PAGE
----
Council “plays hard ball” over Port of Melbourne land rezoning

Council “plays hard ball” over Port of Melbourne land rezoning
Sean Car

City of Melbourne councillors have voted to withhold support for a transfer of land located west of the Bolte Bridge in Docklands to the Port of Melbourne as it seeks more information from the state government over Moonee Ponds Creek.

The realignment of the port’s boundaries, which also affects the municipalities of Hobsons Bay, Maribyrnong, and Port Phillip, follows the state government’s 2021 enlargement of land controlled by the Port of Melbourne, which has its own planning scheme.

At the April 23 Future Melbourne Committee meeting, councillors voted to support what Cr Rohan Leppert described as an otherwise “relatively unexciting bureaucratic affair” regarding the realignment of small portions of land in Docklands and Fishermans Bend.

While councillors supported nearly all of the proposed realignments, they did so with the exception of land located along the Moonee Ponds Creek west of the Bolte Bridge, which the port’s 2050 Development Strategy identifies as “open space”.

However, the port strategy also indicates that the alignment of a controversial proposal for a future Webb Dock freight link over the Yarra River, considered by many as devastating to Docklands, would be constructed over this site.



The report from council management on April 23 noted that any future proposal for the freight link would be subject to its own planning assessments, along with public engagement.

But with the land in question located along Moonee Ponds Creek, councillors used the opportunity to put pressure on the state government to provide information about delayed plans to support revitalising the waterway’s southern reaches.

Namely, councillors demanded clarity around the release of the all-important Moonee Ponds Implementation Plan and the reinstatement of Moonee Ponds Creek trail in Docklands, which are respectively five and fours years overdue.

Deputy Lord Mayor Nicholas Reece said he was concerned that supporting the proposed changes would “hinder progress” on these important projects affecting Moonee Ponds Creek.

“We’ve been running a really strong campaign to see it [Moonee Ponds Creek] reinstated to its former glory and that’s why we’ve been calling for the state government to release the implementation plan,” Cr Reece said.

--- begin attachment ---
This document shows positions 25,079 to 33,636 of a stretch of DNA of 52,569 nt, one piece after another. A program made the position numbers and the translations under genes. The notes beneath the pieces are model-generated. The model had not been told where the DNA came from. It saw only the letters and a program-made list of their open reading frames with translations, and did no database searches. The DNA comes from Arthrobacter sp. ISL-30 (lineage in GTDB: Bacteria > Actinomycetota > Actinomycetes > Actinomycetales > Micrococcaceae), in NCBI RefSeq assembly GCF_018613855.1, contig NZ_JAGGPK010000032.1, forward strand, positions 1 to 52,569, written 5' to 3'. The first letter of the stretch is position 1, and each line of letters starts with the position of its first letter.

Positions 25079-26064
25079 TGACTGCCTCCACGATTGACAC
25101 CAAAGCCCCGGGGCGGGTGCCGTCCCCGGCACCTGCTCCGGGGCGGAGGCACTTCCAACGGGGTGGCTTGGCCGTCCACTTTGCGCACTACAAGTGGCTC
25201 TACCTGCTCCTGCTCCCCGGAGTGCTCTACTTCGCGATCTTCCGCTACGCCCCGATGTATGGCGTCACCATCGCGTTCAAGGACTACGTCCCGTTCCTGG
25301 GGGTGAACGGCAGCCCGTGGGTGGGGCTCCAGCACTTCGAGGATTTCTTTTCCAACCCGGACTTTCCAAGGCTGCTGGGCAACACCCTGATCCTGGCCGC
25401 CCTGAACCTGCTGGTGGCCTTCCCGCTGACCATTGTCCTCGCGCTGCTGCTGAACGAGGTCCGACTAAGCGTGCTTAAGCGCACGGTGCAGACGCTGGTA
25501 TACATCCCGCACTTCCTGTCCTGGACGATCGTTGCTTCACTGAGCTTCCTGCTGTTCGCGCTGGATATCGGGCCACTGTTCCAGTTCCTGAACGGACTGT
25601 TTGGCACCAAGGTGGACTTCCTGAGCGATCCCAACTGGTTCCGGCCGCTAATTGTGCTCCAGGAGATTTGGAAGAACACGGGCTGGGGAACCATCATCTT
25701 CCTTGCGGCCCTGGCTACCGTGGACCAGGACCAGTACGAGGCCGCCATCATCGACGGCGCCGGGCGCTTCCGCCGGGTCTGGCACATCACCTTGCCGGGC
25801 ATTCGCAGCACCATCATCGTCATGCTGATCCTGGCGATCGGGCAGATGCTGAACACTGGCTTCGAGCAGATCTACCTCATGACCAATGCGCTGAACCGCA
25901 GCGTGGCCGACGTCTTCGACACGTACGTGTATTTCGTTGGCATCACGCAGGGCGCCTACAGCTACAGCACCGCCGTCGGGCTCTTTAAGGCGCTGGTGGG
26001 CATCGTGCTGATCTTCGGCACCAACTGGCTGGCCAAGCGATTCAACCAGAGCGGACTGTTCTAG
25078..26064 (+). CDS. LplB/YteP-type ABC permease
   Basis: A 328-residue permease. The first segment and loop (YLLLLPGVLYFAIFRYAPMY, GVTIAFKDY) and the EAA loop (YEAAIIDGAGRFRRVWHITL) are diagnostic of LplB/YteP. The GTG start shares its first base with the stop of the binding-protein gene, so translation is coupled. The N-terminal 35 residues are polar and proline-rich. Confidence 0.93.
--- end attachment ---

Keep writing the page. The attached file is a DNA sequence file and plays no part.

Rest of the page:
“Secondly, we’ve been calling for the reopening of the trail as it runs through that southern stretch around the back of the Docklands film studio down to [Ron] Barassi [Snr] Park and the Yarra River. That is indeed an important link; you might say the missing link of the Capital City Trail – Melbourne’s most popular cycling trail.”


Some people might say we’re playing hard ball here, but, in fact, we’re very politely seeking more information so we can make a properly informed decision before we decide on these boundary changes being sought by the state.


Cr Leppert said that upon the council receiving information regarding the government’s delays in releasing the implementation plan and reinstating the creek trail in Docklands, “perhaps we’ll be in a much more consenting mood”.

“It’s fine to make them [boundaries] all cadastral … but where there’s a geographical feature, I think we should err on the side of the geographical feature not the cadastral boundary when deciding where those planning scheme boundaries are,” Cr Leppert said.

“There may be plans in the future for a new rail link to Webb Dock which might need to look at some of that land. Whenever that development is considered, some of the environment, biodiversity, and flood mitigation policy that sits inside the Melbourne Planning Scheme should be considered – not just a straightforward statutory decision by the Port of Melbourne and the Minister [for Planning] to not have to consider any of those issues.”

A Port of Melbourne (PoM) spokesperson told Docklands News: “PoM works collaboratively with our neighbouring municipalities, including with the City of Melbourne, in regard to the Moonee Ponds Creek. Long-term planning for intermodal links at PoM is under way and we look forward to continuing to work closely with our stakeholders.”

The state government was also contacted for comment. •

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